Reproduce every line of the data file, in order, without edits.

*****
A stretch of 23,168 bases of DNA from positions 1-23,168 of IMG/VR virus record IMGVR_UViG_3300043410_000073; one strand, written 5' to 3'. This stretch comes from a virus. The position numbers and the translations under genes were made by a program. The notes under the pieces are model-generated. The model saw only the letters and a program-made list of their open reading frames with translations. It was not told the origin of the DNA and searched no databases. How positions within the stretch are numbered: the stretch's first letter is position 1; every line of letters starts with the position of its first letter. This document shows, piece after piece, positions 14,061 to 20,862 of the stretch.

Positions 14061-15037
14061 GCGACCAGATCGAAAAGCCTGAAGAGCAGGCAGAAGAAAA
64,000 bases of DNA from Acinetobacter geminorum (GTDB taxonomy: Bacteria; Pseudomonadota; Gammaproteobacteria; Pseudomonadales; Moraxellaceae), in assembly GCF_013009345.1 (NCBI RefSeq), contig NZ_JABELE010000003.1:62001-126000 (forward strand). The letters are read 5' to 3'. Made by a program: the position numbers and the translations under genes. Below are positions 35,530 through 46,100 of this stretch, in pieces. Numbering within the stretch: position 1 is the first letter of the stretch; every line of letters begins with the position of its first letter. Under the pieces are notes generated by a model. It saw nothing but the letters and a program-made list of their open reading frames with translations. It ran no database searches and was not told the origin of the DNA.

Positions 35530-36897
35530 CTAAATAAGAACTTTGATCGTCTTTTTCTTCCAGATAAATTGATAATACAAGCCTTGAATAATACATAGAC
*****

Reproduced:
A stretch of 23,168 bases of DNA from positions 1-23,168 of IMG/VR virus record IMGVR_UViG_3300043410_000073; one strand, written 5' to 3'. This stretch comes from a virus. The position numbers and the translations under genes were made by a program. The notes under the pieces are model-generated. The model saw only the letters and a program-made list of their open reading frames with translations. It was not told the origin of the DNA and searched no databases. How positions within the stretch are numbered: the stretch's first letter is position 1; every line of letters starts with the position of its first letter. This document shows, piece after piece, positions 14,061 to 20,862 of the stretch.

Positions 14061-15037
14061 GCGACCAGATCGAAAAGCCTGAAGAGCAGGCAGAAGAAAA
64,000 bases of DNA from Acinetobacter geminorum (GTDB taxonomy: Bacteria; Pseudomonadota; Gammaproteobacteria; Pseudomonadales; Moraxellaceae), in assembly GCF_013009345.1 (NCBI RefSeq), contig NZ_JABELE010000003.1:62001-126000 (forward strand). The letters are read 5' to 3'. Made by a program: the position numbers and the translations under genes. Below are positions 35,530 through 46,100 of this stretch, in pieces. Numbering within the stretch: position 1 is the first letter of the stretch; every line of letters begins with the position of its first letter. Under the pieces are notes generated by a model. It saw nothing but the letters and a program-made list of their open reading frames with translations. It ran no database searches and was not told the origin of the DNA.

Positions 35530-36897
35530 CTAAATAAGAACTTTGATCGTCTTTTTCTTCCAGATAAATTGATAATACAAGCCTTGAATAATACATAGAC